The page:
Michael (who was one of the founders of Last.fm and is currently with Lovely Systems) essentially makes the argument that our recommendations of good stuff to each other (through our actions as they are shared via the facebook newsfeed, or our contribution to the processing of an algorythmn which results in a recommendation a new piece of music to enjoy) act as content.
This is content we create, content we distribute and content which serves as advert. Advert as content. That's be engagement marketing then.
Had an enjoyable chat with Michael over coffee, discussing the potential for a UGC-driven Lastfm of news.
He was concerned that what makes Lastfm work is the back catalogue of available music. Back catalogues aren't of much use in news (which needs to be, er new). But in principle, it's all about tagging and algorythmns. And they could apply to audio, text pictures, video... information... content (as advert as content).
Ok, well, I argue maybe news doesn't have to be new, as in just happened, it has to be new - to you. ie something that you didn't know you needed to know, but now you do. And it's relevant to you. That fits the relevance over quality model of news I bang on about.
Make it a Lastfm of content and... hmm maybe that's what twine can become. Maybe that's why they compare themselves against google "organising your information" indeed!
And if that wasn't enough for one day I was certainly inspired to take a look at Microsoft's Popfly (a way of creating mashups without needing to know a line of code) by Martha Rotter (Martha also advised us to watch out for an announcement re Silverlight er today), impressed by MindVoyager's social tools for marketers and blown away by the impressive array of tools for collaboration assembled within IBM (thanks to Gabriel Avram and Brian O'Donovan for that insight) where 10% of the staff blog and a third are actively involved in internal social networking - complete with self-forming networks of purpose.
Plenty more good stuff too, including videos of some of the presentations - start here.
Monday, March 03, 2008
I'm scurrying over to Cork first thing Tuesday morning (March 4) where I'll be presenting a paper at BlogTalk2008 at 10am.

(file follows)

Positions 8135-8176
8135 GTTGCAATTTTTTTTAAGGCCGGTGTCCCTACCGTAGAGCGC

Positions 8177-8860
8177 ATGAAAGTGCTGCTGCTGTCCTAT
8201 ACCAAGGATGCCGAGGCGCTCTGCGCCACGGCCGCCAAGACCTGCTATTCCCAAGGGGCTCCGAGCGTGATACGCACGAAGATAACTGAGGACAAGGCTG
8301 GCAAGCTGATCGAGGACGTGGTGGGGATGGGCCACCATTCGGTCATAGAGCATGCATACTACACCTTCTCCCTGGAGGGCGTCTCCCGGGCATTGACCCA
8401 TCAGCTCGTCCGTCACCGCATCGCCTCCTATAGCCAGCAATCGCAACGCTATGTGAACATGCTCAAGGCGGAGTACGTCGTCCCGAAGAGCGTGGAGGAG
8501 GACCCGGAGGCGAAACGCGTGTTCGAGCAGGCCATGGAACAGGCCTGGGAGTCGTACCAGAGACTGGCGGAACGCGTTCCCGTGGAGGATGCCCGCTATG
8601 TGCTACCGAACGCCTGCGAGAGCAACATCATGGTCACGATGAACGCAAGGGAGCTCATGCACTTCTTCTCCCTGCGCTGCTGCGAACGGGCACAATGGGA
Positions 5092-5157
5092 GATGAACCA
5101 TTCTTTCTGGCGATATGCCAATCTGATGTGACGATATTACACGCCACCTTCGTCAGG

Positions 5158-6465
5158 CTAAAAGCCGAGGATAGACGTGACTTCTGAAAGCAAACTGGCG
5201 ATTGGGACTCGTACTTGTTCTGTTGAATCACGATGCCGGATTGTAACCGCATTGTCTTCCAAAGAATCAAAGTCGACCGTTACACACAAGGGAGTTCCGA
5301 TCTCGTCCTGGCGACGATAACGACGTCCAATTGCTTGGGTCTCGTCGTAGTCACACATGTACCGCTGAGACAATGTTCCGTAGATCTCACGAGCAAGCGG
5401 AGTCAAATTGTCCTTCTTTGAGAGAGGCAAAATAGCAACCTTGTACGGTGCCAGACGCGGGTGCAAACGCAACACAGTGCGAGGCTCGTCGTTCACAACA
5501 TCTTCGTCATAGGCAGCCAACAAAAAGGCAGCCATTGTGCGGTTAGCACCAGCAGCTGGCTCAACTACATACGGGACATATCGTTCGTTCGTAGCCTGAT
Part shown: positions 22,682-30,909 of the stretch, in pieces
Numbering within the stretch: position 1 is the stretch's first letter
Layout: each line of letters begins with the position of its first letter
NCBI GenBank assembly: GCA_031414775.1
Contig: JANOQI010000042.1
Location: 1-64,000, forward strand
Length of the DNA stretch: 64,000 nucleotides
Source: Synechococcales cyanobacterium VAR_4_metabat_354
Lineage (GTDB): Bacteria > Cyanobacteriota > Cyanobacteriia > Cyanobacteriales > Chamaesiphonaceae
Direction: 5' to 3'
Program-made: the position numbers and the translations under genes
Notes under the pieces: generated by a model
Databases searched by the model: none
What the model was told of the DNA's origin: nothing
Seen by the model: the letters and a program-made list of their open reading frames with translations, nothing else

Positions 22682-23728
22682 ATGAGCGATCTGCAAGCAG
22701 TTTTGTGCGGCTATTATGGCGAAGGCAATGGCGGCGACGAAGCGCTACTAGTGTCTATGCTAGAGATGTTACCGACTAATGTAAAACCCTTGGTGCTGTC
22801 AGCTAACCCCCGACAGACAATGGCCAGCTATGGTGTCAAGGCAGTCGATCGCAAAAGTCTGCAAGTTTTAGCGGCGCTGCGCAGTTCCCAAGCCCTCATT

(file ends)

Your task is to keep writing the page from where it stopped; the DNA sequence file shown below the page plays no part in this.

Streaming live video is available from the event. This is the link. If it's all working, I'll give you all a wave!
Below: My slides: Reed's Law and how multiple digital identities make the long tail just a little bit longer.
Best viewed while reading the paper I guess (which you can download on from under 'white papers' on the left-hand navigation.
The BBC's new homepage has clearly come out of Beta. Now anyone visiting gets the igoogle-type experience. Except of course, you only get to choose from bits of BBC content to put on 'your' homepage.
Maybe it is possible to be half pregnant after all? Got to hope so for the BBC's sake.
Next-generation baby by the end of the year?
Another genius illustration from David Armano (via JaffeJuice)
Where does your personal facebook curve intersect your twitter one?
Perhaps the 'what was I thinking' timeline can be extended the more you enable the conversation.
I drew a picture of that. Not pretty, but a picture all the same...
I want to buy a Toyota Yaris... really, I do.
After reading the previous post, there may be some who a conclude from the supermarket analogy that it makes life easy for me to show up at one place where the prices are good and I can get 'all I need'. And therefore I'll back the jack-of-all-trades model.
(Worth noting, however, that you're getting all 'everyone' needs at the supermarket - you are being served as part of a mass, the lowest common denominator...)
I get where you are coming from. Who needs the hassle of chasing round the internet?
Doc Searls' Vendor Relationship Management project at Harvard has a response.
Brief description: "(providing)... customers with tools for engaging with vendors in ways that work for both parties."